A Traveler’s Guide To Yi Peng “Floating Lantern” Festival and Loi Krathong Festival in Chiang Mai, Thailand

The sparkling night sky, thousands of smiling faces, cameras flashing and cell phones snapping; this was Yi Peng 2016. Attending Yi Peng, or more commonly known to Westerners as the Floating Lantern Festival, had been a bucket list item for years. This year I wanted to make it happen and I did. Here’s a traveler’s guide to Yi Peng “Floating Lantern” Festival and Loi Krathong Festival in Chiang Mai, Thailand.

If you’re like me you probably scour the internet doing research on all the festivals, events, and cities you’d like to explore. Attending Yi Peng was no different except I had a hard time finding out exactly what to expect. There was conflicting information floating on the internet. The King passed only a month prior to the festival so many were unsure if the festival would even be happening this year. Despite not knowing details I proceeded as if I knew exactly what was going to happen. So now that I’ve experienced it myself, let me tell you what you can expect.

When Does Yi Peng “The Floating Lantern” Festival Happen? And Where Does It Happen?

Yi Peng happens each year in mid to late November, during the full moon on the second month of the Lanna calendar (Thai lunar calendar). It takes place in Chiang Mai, Thailand. This is the northern part of Thailand, a 13-hour train ride away from Bangkok or a 70-minute flight. 

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How Do I Get To Chiang Mai?

My journey started in Bangkok and I decided to take the 13-hour overnight train ride for approximately $30 USD. I rode in a second class car which was actually quite nice. I ended up with the top bunk which wasn’t as bad as I thought it would be. I was able to book my train ride in advance online via 12Go Asia. I picked up my ticket from their office, located across the street from the Hua Lamphong Train Station in Bangkok. The railways don’t sell tickets online so I went through 12Go Asia because I wanted to make sure I had a way of getting to Chiang Mai in time for the festival. 12Go Asia operates all over Southeast Asia and connects you to different transportation types including trains, buses, ferries and more.

Powered by 12Go Asia system

 

Waiting to board my train at the Hua Lamphong Train Station in Bangkok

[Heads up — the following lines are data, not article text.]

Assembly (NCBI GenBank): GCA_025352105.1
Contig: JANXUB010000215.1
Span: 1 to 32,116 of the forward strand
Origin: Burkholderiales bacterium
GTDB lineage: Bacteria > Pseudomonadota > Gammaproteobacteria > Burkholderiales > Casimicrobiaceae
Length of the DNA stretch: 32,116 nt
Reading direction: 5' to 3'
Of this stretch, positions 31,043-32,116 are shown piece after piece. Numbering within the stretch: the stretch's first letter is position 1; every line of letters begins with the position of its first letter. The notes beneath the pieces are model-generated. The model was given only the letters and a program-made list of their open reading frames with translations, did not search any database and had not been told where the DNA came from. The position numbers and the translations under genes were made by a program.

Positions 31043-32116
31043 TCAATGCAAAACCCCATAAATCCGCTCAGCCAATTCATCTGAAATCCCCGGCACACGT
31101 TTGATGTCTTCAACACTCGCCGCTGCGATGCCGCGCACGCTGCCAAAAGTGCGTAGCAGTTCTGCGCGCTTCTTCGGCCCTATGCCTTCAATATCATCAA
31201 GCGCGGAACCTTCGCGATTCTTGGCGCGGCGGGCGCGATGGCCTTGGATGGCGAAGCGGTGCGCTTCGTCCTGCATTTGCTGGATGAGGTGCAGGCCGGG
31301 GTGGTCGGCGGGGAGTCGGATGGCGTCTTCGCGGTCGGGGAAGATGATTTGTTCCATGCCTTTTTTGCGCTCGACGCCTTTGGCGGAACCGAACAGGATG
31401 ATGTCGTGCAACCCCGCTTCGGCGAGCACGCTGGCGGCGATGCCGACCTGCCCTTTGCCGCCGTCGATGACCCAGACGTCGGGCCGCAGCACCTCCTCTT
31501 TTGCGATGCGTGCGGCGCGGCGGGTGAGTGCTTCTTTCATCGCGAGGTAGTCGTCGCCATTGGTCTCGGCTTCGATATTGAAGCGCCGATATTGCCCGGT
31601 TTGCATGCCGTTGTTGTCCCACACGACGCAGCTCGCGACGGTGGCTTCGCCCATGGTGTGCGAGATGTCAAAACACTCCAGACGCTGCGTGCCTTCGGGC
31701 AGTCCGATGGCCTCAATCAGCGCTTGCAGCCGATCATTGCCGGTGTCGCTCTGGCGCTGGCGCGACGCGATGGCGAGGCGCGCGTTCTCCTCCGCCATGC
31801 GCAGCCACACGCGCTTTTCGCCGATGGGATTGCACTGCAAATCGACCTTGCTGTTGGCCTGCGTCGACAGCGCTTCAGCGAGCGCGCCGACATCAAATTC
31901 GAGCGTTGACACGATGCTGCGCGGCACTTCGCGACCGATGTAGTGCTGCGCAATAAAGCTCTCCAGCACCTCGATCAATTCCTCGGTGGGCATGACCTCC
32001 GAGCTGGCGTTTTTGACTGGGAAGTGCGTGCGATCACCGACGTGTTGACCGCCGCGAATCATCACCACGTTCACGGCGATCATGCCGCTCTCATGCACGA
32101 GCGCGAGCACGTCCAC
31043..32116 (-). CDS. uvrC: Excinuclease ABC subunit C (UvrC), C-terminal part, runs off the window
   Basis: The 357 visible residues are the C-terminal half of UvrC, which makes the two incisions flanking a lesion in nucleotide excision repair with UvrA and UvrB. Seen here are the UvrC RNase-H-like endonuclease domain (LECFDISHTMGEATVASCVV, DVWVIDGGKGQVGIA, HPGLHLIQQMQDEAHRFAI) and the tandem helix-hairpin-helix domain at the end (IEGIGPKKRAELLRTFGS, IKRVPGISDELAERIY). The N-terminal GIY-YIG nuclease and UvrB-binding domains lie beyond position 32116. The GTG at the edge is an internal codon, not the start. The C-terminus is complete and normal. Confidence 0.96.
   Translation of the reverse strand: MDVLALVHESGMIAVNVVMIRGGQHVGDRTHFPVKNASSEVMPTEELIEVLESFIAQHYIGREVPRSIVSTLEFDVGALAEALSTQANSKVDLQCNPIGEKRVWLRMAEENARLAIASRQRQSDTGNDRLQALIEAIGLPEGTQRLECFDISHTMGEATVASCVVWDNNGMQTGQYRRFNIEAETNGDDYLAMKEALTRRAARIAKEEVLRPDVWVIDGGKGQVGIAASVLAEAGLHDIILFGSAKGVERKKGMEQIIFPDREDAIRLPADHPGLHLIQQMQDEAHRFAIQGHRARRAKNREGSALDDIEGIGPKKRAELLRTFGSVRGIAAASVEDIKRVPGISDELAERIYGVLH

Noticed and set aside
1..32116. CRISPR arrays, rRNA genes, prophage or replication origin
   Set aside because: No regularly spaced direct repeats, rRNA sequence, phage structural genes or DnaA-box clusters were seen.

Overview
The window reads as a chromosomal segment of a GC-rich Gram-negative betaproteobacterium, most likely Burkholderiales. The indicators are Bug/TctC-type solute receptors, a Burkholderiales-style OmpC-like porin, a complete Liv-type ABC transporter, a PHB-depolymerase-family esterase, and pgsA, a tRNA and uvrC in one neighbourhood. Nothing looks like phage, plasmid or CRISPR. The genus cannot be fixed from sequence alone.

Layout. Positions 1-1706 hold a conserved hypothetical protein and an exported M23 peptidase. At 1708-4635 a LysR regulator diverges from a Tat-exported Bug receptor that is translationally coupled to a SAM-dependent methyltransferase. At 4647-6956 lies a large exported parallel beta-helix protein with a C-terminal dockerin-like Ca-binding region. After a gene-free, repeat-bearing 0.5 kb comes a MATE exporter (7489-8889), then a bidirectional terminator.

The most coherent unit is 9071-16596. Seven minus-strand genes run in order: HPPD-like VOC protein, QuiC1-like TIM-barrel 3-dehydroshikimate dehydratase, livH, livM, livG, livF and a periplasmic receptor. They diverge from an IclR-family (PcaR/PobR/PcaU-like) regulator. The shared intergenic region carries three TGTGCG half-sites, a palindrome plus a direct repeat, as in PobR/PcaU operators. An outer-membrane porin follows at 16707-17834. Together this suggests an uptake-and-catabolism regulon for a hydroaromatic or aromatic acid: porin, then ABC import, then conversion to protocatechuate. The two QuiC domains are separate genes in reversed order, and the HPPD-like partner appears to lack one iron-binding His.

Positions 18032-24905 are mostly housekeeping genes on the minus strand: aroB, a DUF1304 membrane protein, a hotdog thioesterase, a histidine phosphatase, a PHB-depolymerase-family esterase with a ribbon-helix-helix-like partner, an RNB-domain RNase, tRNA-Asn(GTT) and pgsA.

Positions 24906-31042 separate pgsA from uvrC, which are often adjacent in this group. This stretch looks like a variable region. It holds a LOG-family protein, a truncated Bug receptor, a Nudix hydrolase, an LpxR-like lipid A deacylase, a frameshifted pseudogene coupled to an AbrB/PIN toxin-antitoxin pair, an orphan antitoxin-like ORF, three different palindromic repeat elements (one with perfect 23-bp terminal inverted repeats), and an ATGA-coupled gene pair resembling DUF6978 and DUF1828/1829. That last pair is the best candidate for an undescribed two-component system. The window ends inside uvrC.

You can fly into Chiang Mai International Airport (CNX) for $40-$60 USD each way but as the festival was fast approaching it seemed like the flights had jumped up to $90 USD.

Where Do I Stay in Chiang Mai?

While in Chiang Mai, I stayed by the Ping River, right next to the Nawarat bridge. This is where most the festivities were happening. I stayed at an outstanding hostel called Marktel & Coffee that I booked through Agoda. I used Agoda for all the hotels and hostels I stayed at in Thailand. It was easy to pay for my room or bed online and know that there wasn’t any cash due when I arrived. I also preferred using Agoda because I was able to see hostels, guesthouses and hotels all on one site.

It was great staying close to the festivities and next to the Night Bazaar. Even with the close proximity to the festival, it was pretty quiet at night. I was only about a 15-minute walk from the old city so I felt like I was in close proximity to everywhere I wanted to go.

What Happens During Yi Peng?

Yi Peng officially started on November 13th, however, I didn’t make it there until the next morning which was the official “lantern release” day. It is a three-day festival. The festival commences with a parade and other festivities that carry on into the evening.

The following day, November 14th was the official lantern release day. This is when I arrived in Chiang Mai. Around three o’clock in the afternoon is when the traffic started to get backed-up. I had rented a bicycle earlier this day and returned it around 2:30pm because I knew I would be better off on foot. I met up with a group of girls I met through Girls Love Travel. We walked to the festival together around 7:30pm and by this time the streets were filled with people and cars and motorbikes were at a standstill. I quickly lost most the group but managed to stay with one friend. We proceeded to the Narawat bridge.